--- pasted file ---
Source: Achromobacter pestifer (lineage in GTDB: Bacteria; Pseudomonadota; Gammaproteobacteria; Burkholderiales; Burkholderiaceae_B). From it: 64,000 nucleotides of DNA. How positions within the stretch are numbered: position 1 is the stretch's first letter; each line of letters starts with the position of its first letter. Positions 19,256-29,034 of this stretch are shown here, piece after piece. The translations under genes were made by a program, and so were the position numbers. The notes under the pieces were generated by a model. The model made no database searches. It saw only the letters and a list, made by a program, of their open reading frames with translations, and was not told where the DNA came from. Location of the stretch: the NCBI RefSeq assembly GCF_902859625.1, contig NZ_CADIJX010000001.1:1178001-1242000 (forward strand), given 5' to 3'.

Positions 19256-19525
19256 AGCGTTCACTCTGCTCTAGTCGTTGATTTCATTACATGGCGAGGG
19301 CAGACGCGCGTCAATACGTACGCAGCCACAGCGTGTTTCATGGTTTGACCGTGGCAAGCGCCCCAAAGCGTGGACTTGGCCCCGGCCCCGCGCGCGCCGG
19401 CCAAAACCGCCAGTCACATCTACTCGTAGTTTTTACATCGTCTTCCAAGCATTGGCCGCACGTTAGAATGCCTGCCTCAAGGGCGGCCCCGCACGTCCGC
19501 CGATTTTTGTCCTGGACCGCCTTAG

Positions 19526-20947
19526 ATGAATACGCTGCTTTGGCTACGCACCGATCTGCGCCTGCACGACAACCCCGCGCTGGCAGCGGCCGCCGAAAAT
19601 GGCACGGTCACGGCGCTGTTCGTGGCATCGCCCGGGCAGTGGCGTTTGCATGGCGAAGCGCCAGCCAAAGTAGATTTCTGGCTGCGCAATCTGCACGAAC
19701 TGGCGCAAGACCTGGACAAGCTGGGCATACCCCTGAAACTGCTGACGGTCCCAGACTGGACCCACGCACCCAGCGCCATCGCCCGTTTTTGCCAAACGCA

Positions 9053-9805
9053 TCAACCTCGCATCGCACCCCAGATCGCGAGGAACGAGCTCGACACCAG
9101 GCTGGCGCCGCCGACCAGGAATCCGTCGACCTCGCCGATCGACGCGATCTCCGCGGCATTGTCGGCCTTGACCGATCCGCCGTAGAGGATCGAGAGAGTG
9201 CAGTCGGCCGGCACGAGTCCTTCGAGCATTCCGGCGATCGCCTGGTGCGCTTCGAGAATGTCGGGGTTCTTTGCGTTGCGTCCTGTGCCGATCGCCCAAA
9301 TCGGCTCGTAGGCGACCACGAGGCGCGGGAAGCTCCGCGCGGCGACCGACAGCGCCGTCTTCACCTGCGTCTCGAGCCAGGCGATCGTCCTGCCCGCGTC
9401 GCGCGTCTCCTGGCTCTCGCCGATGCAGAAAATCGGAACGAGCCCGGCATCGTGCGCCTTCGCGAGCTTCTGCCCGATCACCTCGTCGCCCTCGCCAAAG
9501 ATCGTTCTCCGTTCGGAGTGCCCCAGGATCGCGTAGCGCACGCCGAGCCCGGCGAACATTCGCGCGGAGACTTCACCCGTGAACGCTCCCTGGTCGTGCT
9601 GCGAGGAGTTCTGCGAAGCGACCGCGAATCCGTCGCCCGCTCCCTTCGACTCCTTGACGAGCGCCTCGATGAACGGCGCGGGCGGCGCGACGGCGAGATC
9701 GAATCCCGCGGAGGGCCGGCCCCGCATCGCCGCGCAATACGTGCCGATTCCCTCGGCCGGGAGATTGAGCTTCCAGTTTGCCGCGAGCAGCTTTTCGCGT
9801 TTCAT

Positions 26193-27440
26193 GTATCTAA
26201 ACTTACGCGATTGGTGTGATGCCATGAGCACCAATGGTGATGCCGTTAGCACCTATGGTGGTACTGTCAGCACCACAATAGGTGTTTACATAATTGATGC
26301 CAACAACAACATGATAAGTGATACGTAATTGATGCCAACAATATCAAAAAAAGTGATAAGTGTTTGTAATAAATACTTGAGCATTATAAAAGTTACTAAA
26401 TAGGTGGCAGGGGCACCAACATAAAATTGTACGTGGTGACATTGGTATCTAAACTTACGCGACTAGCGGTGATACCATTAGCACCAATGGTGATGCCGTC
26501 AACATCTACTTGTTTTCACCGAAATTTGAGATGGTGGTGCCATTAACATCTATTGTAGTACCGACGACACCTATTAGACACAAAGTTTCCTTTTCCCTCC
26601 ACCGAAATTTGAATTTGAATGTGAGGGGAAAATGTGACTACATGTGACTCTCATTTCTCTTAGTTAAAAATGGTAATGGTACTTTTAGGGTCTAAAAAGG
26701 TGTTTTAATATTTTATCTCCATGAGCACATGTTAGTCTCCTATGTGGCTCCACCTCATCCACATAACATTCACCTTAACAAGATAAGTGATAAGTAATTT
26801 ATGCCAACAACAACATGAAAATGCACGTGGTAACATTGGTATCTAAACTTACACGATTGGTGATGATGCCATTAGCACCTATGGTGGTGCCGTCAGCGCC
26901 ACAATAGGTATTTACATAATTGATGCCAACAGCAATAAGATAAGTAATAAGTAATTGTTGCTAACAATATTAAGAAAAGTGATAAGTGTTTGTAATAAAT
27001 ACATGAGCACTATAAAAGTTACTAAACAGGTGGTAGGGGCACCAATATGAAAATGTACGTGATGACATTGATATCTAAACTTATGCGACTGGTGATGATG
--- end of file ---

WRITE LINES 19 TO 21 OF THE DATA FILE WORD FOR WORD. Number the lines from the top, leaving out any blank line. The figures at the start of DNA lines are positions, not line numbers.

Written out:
9701 GAATCCCGCGGAGGGCCGGCCCCGCATCGCCGCGCAATACGTGCCGATTCCCTCGGCCGGGAGATTGAGCTTCCAGTTTGCCGCGAGCAGCTTTTCGCGT
9801 TTCAT

Positions 26193-27440